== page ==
J&J's Biosense Webster puts forward pulsed field ablation data showing no afib after one year

Johnson & Johnson Medtech’s Biosense Webster division presented the final results from a yearlong study of its upcoming Varipulse pulsed field ablation system, showing that more than three-quarters of treated patients saw their atrial fibrillation eliminated with no major side effects.

Presented as a late-breaking trial at the International AF Symposium in Boston, the single-arm study followed 186 participants with an intermittent irregular heartbeat. Researchers found that in the 12 months after undergoing a pulsed field ablation procedure to isolate the heart’s pulmonary vein, 75.6% of patients showed no signs of afib recurrence as well as no evidence of other atrial arrhythmias, such as tachycardia or flutter.

According to Biosense Webster, that proportion increased to 80% when considering participants who received “optimal” pulsed field ablation applications. In addition, the company said that by combining the Varipulse system with its Carto 3 heart mapping system, the procedure was able to be completed with less than eight minutes of X-ray fluoroscopy.

Pulsed field ablation delivers short bursts of electric energy that disrupts some cells more than others to avoid some of the complications linked to thermal ablation such as unwanted tissue damage.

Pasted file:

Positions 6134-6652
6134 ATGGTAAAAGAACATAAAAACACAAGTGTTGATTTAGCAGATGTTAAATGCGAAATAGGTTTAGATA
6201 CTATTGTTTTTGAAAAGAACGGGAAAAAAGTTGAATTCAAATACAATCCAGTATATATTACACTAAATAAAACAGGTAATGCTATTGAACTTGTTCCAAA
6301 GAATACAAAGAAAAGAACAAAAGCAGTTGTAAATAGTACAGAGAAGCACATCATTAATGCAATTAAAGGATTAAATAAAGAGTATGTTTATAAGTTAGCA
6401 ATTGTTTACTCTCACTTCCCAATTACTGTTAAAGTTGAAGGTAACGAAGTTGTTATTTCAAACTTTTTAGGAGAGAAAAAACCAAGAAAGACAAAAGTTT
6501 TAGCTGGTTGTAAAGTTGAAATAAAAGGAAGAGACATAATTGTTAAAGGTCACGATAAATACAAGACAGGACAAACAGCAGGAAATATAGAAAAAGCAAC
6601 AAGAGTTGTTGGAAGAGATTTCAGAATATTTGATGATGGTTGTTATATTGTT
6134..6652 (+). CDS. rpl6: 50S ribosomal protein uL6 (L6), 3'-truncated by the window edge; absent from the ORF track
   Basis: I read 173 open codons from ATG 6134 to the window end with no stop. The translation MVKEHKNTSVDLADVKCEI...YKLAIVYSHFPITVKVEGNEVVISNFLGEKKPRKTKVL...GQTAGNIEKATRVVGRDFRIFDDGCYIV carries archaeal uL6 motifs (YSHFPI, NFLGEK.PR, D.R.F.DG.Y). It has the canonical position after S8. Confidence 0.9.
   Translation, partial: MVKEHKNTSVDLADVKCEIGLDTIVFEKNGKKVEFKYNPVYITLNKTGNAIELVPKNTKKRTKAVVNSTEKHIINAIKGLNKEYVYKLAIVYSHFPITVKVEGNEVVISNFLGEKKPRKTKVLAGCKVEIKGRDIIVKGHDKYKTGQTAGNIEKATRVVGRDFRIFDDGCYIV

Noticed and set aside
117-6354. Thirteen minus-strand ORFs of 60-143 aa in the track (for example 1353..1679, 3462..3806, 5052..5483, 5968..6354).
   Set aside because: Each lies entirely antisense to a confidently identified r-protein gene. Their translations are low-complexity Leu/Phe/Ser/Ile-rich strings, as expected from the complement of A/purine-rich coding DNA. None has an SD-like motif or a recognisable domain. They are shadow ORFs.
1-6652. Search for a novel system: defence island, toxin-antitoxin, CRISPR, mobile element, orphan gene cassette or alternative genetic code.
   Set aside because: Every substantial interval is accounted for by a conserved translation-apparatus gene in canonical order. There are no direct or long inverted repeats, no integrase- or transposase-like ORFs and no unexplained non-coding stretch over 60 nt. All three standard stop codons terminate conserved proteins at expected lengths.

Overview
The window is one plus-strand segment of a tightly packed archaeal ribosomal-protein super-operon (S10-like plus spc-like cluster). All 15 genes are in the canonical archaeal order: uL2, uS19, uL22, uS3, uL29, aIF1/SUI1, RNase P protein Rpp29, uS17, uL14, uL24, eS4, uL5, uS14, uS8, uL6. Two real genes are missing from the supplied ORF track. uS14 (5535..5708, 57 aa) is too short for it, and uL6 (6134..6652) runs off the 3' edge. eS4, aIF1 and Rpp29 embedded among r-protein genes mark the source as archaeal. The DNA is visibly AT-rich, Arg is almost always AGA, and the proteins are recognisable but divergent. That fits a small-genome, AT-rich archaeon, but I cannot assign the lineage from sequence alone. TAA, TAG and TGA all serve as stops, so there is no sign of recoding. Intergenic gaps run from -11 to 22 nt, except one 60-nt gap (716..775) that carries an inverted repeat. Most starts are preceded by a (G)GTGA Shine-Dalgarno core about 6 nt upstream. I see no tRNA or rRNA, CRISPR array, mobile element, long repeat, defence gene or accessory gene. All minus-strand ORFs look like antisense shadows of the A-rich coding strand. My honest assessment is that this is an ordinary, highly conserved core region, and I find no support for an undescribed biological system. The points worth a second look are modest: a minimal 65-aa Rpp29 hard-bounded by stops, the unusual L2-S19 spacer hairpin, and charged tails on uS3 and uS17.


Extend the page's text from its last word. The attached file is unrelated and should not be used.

Varipulse received its first regulatory green light earlier this year with an approval in Japan, and the system is currently undergoing CE mark review in Europe.

The J&J company also presented two other studies at the symposium, including another Varipulse trial that evaluated 20 patients over the course of 12 months. In that trial’s pilot phase, 100% of treated participants were able to avoid subsequent ablations, and 80% had seen no signs or symptoms of afib by the one-year mark, while no device-related side effects were reported.

That study also reported 3.5 minutes of median fluoroscopy time, with the entire procedure clocking in around 90 minutes.

Separately, Biosense Webster presented real-world data backing up the company’s approach to a zero-fluoroscopy workflow to eliminate the need for radiation exposure to patients and providers in the cath lab. The company received the first FDA green light allowing its afib catheters to be used with ultrasound instead of X-ray guidance in August 2023.

“The results of this real-world evidence demonstrate that a zero fluoroscopy workflow can enhance patient care while also making procedures safer and more comfortable for medical staff by removing the need to wear heavy protective gear for hours each day,”  Biosense Webster President Jasmina Brooks said in a statement.

The study collected registry data from 16 sites. Among 208 patients, three primary adverse events were reported, including one pseudoaneurysm, one hematoma and one case of pulmonary vein stenosis. Pulmonary vein ablation success rates were rated at 100%.

Afib is the most common type of abnormal heart rhythm, affecting more than 6 million people in the U.S. and nearly 38 million people worldwide, according to J&J.

The recent rise of pulsed field ablation has seen the launch of FDA-approved systems from Medtronic and Boston Scientific. Meanwhile, Abbott has begun its first human trials in the sector, and startups have attracted investments in developing their own approaches, such as Cortex and its $90 million funding round last December.